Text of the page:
outcomes were poor.

African and Asian groups emerged as experiencing the most stability
in care and in education. Many of these young people entered care
as adolescents and therefore spent a shorter period being looked
after. Many of the African and Asian young people had had stable
care placements. They were also least likely to report being
excluded from school. Asian young people also reported the highest
levels of satisfaction with their social worker.

We found that the disparate outcomes among these groups were linked
to the length of time young people had spent in care, as well as
unstable placements and school disruption (including exclusion).
They were also linked to teenage parenthood. A quarter of the
sample we surveyed were young parents, and four out of 10 young
women – predominantly white – were mothers. Many of these reported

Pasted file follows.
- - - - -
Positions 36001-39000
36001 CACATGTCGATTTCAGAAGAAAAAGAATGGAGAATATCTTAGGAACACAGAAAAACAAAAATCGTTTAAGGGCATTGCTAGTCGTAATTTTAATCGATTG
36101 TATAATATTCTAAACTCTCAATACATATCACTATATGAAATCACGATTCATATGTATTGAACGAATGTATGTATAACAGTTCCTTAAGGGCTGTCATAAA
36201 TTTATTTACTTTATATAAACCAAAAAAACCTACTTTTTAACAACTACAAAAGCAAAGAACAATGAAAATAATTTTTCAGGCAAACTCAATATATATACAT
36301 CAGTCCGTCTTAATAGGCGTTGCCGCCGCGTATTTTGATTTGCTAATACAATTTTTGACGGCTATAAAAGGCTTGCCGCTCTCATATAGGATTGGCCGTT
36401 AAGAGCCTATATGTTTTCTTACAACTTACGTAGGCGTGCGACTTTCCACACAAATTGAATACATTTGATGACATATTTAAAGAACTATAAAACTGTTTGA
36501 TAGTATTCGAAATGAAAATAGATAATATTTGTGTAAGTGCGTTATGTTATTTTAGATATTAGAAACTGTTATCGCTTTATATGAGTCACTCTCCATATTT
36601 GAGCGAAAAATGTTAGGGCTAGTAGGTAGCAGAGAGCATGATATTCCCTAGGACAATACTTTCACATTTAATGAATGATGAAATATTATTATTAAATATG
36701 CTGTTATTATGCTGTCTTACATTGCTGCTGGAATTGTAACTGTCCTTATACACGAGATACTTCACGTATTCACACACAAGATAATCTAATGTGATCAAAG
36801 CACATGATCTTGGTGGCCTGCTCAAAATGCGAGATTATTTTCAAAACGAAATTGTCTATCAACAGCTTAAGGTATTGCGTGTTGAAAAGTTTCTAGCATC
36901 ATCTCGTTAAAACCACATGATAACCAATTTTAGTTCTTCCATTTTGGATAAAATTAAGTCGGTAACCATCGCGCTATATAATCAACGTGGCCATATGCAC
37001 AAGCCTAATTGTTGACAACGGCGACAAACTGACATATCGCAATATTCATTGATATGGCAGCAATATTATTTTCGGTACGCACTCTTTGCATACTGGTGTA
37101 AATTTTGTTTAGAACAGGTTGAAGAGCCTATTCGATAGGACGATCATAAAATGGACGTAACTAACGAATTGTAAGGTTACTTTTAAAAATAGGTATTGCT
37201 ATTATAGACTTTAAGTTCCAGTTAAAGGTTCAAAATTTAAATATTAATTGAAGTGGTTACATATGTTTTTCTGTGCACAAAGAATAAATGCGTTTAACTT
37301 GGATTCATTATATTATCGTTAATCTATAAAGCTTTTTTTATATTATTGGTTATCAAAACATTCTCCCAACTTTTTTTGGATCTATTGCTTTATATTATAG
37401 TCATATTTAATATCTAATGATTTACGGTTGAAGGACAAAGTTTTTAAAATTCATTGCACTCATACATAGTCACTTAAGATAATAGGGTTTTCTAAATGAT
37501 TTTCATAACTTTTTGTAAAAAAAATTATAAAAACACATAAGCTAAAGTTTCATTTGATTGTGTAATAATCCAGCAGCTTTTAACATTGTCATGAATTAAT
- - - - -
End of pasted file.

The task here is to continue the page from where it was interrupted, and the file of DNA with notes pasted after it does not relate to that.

a lack of educational qualifications.

Compared with other groups, care leavers from white,
African-Caribbean and mixed-parentage backgrounds tend to be
severely disadvantaged over a long period. By the age at which they
leave care, the accumulation of such overwhelming and long-term
disadvantage clearly affects their subsequent life chances.

Several issues were highlighted concerning the experience of young
people from ethnic minorities while being looked after and
eventually leaving care. The in-depth interviews in the qualitative
part of the study focused on experiences after care. However, some
respondents did comment on both prejudice and discrimination they
had experienced when in care. In particular, they believed they
were not always given appropriate cultural and racial support
during placements in residential and foster care. For young people
seeking asylum, uncertainty about their legal status and their
prospects left them unsettled and highly vulnerable to stereotyping
and racism on a daily basis. Yet social work professionals
commented favourably on the tenacity of asylum seekers in trying to
put trauma and adversity behind them and working for a positive

The study also highlights issues of white and mixed-parentage
identity. Those classified in these two categories came from a